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Raine eye health study: Design, methodology and baseline prevalence of ophthalmic disease in a birth-cohort study of young adults


Yazar, S and Forward, H and Mcknight, CM and Tan, A and Soloshenko, A and Oates, SK and Ang, W and Sherwin, JC and Wood, D and Mountain, JA and Pennell, CE and Hewitt, AW and Mackey, DA, Raine eye health study: Design, methodology and baseline prevalence of ophthalmic disease in a birth-cohort study of young adults, Ophthalmic Genetics, 34, (4) pp. 199-208. ISSN 1381-6810 (2013) [Refereed Article]

DOI: doi:10.3109/13816810.2012.755632


PURPOSE: The Raine Eye Health Study (REHS) was conceived to determine the prevalence of and risk factors for eye disease in young adults, and to characterize ocular biometric parameters in a young adult cohort. This article summarizes the rationale and study design of REHS and outlines the baseline prevalence of ophthalmic disease in this population.

METHODS: The Western Australian Pregnancy Cohort (Raine) Study originated as a randomized-controlled trial of 2900 women recruited from the state's largest maternity hospital. Their offspring (N = 2868) have been followed at birth, ages 1, 2, 3, 5, 8, 10, 14, 17 and 20 years of age in a prospective cohort study. DNA has been collected from participants for genome-wide association studies. At the 20-year follow-up participants completed a comprehensive eye assessment that included visual acuity, orthoptic assessment and cycloplegic autorefraction, as well as several ocular biometric variables and multiple ophthalmic photographs of the anterior and posterior segments.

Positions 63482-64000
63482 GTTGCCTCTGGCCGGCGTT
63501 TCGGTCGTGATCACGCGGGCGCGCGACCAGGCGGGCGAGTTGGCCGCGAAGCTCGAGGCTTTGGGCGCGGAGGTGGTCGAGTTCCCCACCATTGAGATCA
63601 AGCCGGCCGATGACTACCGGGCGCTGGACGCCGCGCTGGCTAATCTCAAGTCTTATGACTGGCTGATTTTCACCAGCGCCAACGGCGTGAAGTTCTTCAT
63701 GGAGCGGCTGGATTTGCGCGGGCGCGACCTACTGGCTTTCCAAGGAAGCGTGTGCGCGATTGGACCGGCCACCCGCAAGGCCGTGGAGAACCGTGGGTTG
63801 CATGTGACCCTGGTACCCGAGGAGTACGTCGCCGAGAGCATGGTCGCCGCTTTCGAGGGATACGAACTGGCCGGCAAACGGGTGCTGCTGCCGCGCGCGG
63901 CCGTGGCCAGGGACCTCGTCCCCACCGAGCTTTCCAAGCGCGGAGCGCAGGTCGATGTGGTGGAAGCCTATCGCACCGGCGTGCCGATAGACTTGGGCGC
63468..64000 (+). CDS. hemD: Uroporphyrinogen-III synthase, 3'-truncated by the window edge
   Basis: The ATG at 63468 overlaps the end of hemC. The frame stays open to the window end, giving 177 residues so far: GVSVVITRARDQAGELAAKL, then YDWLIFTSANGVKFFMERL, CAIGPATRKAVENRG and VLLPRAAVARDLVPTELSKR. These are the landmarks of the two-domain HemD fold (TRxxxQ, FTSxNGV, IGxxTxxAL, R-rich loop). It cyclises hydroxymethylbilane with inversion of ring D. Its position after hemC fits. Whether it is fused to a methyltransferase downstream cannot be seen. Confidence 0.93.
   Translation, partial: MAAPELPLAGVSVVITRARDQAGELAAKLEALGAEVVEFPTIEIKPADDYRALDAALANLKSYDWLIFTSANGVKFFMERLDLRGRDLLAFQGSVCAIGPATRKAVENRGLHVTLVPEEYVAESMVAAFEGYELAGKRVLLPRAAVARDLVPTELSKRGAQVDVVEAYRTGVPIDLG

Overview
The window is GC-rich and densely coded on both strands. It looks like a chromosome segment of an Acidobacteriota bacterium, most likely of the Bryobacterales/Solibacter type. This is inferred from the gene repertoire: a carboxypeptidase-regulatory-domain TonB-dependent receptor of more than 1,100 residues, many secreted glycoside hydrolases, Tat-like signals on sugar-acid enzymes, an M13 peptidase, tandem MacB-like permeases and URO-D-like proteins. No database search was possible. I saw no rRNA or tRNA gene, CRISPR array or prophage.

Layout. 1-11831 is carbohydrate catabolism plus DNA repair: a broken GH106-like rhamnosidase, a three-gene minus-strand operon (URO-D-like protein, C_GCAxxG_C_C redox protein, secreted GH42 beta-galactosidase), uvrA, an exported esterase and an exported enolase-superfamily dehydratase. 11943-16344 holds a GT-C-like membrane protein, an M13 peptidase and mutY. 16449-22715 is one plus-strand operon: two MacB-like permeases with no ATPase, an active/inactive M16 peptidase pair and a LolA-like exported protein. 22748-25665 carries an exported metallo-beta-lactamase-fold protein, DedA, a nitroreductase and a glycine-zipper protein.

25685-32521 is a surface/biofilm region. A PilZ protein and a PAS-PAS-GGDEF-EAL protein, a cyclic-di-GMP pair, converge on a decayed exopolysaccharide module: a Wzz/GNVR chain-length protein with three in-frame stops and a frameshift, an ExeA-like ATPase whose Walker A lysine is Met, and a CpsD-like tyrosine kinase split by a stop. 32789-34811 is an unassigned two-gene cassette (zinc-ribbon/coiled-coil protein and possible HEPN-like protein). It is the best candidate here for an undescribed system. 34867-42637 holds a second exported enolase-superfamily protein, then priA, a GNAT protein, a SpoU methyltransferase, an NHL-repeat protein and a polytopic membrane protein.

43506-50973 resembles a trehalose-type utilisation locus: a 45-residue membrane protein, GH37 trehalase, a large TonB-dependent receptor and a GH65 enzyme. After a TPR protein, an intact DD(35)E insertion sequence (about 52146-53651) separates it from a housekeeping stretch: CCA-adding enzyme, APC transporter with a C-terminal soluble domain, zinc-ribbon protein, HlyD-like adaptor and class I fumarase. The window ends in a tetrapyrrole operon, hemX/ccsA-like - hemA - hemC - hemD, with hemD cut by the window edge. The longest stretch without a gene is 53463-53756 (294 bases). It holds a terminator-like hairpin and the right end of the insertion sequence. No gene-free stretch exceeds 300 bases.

RESULTS: A total of 1344 participants (51.3% male) were assessed over a 24-month period. For the majority of examined participants (85.5%) both parents were Caucasian, 63.3% had completed school year 12 or equivalent, 5.5% had myopia (spherical equivalent ≤-3 diopters) and 15 participants (1.2%) had unilateral or bilateral pterygia. Keratoconus, cataract, keratitis and uveitis were rare.

CONCLUSION: The REHS design and methodology allow comparison with other population-based studies of eye disease. The study established the prevalence of eye disorders in a large sample of predominantly Caucasian young Australian adults.

Item Details

Item Type:Refereed Article
Keywords:Birth cohort study; Epidemiology; Participation; Raine Study; Recruitment; Young adults
Research Division:Biomedical and Clinical Sciences
Research Group:Ophthalmology and optometry
Research Field:Ophthalmology
Objective Division:Health
Objective Group:Clinical health
Objective Field:Clinical health not elsewhere classified
UTAS Author:Hewitt, AW (Professor Alex Hewitt)
UTAS Author:Mackey, DA (Professor David Mackey)
ID Code:95079
Year Published:2013
Web of Science® Times Cited:34
Deposited By:Medicine
Deposited On:2014-09-24
Last Modified:2014-09-24

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